Next, we chose two competitors that were most relevant to our client. There were actually a lot more competitors, but we couldn’t make users look at all of them, that would simply have taken too long.

We also set up screen-recording and eye-tracking.


We invited five users for our tests. We explained to them that they were going to get a list with functions that they needed to find on three different websites.

Because we didn’t care about how long it took them to find a function, they did not have to follow any particular order. They could just browse the website like they would normally do, and tick off any functionality on the list they came across. While they were browsing, we asked if they could tell us what they were doing and why.

After looking at each website, we made sure our users checked the list one more time to see if they didn’t forget any functions. We recorded their answers digitally, so we could easily collect the results in a spreadsheet and calculate the scores.


We looked back at our eye-tracking and recording data to see what users did. Often, users told us that they found a certain functionality while they found something else. Or they told us that they did not see a function, but their eyes actually went over it. In that case it probably just didn’t seem interesting to them at the time.

Because we had recordings we could rewatch the tests later to see if users checked off any functionalities incorrectly. Knowing about this was vital information because it told us something about why they could not find certain functions.


In the end, we had three scores for every website that we wanted to compare. We knew which website performed best, which functions were easy to find, and which were not. But most importantly, we knew why functions were hard to find because we asked the right questions and analyzed our recordings.

We were able to confirm that despite our clients website having more functionality, the functionality on the websites of competitors was easier to find. But more importantly, we were able to tell why those functions were hard to find.

We discovered that functionality was scattered across the website of our client, while competitors offered their funcionality in organised flows, resembling the way people find inspiration for their new kitchen in real life.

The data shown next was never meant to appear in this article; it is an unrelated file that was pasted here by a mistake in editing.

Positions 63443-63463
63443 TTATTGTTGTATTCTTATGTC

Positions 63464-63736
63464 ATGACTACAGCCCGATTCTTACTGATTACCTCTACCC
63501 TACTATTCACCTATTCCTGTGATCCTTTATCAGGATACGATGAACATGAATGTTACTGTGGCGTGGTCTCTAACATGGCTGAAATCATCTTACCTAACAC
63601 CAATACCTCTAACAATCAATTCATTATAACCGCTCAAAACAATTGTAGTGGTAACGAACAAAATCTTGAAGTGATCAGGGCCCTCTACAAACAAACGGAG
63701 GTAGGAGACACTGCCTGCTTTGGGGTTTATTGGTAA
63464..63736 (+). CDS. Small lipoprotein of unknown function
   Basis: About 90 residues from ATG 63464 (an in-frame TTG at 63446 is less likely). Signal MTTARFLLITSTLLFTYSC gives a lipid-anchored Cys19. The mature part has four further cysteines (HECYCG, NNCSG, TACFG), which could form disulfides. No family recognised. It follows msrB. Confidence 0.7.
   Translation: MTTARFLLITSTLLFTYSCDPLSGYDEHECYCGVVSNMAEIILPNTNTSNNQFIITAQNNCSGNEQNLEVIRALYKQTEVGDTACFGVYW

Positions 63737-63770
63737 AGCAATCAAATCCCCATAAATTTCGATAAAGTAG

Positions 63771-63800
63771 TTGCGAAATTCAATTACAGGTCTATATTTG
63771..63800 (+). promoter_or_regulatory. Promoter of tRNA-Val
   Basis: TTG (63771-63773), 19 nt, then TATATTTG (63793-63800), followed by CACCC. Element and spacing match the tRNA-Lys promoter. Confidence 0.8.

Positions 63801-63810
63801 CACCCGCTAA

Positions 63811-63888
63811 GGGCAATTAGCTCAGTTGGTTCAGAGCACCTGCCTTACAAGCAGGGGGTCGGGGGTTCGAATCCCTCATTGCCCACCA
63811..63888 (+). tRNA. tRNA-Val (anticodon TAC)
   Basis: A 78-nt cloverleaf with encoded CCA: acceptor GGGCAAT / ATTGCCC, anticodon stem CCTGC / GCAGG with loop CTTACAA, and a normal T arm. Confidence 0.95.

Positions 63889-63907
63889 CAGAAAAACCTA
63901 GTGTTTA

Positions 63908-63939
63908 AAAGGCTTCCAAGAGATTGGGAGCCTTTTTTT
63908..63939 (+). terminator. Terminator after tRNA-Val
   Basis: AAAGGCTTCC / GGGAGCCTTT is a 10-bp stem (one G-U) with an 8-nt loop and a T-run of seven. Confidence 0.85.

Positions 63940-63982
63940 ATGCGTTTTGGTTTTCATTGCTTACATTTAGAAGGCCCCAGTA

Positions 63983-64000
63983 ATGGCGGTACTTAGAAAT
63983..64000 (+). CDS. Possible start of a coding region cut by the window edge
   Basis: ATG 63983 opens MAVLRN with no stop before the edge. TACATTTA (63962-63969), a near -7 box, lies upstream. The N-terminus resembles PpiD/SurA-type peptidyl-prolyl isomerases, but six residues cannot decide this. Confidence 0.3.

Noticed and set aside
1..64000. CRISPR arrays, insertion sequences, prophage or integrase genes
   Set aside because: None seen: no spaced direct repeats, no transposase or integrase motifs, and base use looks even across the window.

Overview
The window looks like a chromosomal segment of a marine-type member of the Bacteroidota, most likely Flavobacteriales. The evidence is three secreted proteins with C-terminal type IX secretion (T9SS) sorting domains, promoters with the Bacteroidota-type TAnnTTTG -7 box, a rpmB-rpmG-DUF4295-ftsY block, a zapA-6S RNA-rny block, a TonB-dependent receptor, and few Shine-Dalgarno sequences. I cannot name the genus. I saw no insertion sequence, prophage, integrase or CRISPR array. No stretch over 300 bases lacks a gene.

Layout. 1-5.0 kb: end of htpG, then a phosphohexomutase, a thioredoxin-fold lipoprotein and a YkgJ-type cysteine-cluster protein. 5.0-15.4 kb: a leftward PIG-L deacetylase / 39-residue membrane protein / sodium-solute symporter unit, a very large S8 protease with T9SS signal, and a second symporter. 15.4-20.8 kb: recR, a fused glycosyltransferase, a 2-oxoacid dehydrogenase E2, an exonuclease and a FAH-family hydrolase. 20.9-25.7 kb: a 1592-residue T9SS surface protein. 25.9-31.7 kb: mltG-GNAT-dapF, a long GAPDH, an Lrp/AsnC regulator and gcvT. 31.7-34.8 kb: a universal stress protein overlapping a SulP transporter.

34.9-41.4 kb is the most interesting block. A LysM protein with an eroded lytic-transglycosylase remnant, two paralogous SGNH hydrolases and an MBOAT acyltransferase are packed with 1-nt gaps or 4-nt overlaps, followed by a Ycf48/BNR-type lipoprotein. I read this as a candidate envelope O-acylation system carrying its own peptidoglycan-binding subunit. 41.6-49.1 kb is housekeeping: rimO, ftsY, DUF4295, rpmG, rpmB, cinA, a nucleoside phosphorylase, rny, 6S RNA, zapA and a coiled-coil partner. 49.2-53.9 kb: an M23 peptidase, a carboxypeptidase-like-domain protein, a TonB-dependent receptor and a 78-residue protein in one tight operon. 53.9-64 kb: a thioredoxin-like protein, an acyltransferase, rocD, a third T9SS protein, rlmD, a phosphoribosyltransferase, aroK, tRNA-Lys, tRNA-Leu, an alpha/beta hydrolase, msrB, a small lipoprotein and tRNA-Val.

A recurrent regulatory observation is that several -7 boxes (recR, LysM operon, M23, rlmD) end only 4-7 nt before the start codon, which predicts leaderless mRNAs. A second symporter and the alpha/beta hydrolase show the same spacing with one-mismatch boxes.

We even discovered that men and women prefer different flows when it comes to buying a new kitchen. While men want to start planning and visualising, women are more likely to look for inspiration and respond to personal style.

The second test is for when your competitors are offering a functionality that your website does not have, and you want to know if your users could benefit from this functionality on your website. In my example, where we wanted to check if product reviews would be relevant to our users, I had the following hypothesis.

My pet food webshop does not enable users to leave reviews and read reviews of other people, but other pet food webshops do offer this functionality to their users. I think my users will also be interested in this functionality.


Normally when you would like to test a new function, you would need to build a design or a prototype that users can see and use before they can tell you anything insightful. But when your competitors already have similar functionality that you can access, you can just use that to show to your users in a usability test.

In my case our client gave us a list with competitors that offered similar webshops. We chose two competitors that had the product reviews we wanted to test, and where those product reviews worked well in our experience.

I also set up screen recording and eye-tracking.